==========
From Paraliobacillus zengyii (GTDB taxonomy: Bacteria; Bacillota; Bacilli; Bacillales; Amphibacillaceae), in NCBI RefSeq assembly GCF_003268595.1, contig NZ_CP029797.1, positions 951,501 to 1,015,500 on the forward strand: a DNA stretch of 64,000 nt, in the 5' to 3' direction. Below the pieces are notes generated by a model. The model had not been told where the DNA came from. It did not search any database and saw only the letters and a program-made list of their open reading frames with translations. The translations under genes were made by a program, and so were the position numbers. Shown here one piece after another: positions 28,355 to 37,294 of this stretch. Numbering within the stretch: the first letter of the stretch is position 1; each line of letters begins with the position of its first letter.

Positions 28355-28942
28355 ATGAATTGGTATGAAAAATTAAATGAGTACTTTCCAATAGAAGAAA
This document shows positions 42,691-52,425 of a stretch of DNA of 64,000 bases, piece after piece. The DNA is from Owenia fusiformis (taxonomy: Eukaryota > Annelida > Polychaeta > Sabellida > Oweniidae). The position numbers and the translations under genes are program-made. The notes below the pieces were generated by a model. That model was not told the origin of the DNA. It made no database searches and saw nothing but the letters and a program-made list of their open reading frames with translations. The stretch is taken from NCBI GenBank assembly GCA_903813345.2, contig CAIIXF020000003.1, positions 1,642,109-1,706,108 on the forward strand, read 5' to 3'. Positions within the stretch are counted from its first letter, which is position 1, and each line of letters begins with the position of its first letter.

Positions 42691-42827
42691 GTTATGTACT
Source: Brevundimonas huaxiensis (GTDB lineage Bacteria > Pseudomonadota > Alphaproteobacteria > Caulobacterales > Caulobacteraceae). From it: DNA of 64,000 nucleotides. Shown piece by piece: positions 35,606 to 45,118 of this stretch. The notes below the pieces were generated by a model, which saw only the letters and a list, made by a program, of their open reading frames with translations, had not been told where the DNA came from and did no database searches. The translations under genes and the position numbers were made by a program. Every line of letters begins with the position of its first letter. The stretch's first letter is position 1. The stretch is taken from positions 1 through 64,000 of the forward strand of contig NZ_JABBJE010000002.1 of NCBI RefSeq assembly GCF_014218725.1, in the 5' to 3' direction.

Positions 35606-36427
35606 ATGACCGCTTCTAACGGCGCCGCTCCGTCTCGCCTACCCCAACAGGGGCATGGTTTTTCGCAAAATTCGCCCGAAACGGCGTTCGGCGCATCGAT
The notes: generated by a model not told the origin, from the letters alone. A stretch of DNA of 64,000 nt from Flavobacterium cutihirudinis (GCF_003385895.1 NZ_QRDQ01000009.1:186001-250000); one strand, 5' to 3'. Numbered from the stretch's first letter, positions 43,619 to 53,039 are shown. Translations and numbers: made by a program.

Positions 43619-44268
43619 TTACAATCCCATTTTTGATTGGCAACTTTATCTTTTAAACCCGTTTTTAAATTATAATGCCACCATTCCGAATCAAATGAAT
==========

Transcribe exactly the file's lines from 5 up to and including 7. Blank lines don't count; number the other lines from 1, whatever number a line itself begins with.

Positions 42691-42827
42691 GTTATGTACT
Source: Brevundimonas huaxiensis (GTDB lineage Bacteria > Pseudomonadota > Alphaproteobacteria > Caulobacterales > Caulobacteraceae). From it: DNA of 64,000 nucleotides. Shown piece by piece: positions 35,606 to 45,118 of this stretch. The notes below the pieces were generated by a model, which saw only the letters and a list, made by a program, of their open reading frames with translations, had not been told where the DNA came from and did no database searches. The translations under genes and the position numbers were made by a program. Every line of letters begins with the position of its first letter. The stretch's first letter is position 1. The stretch is taken from positions 1 through 64,000 of the forward strand of contig NZ_JABBJE010000002.1 of NCBI RefSeq assembly GCF_014218725.1, in the 5' to 3' direction.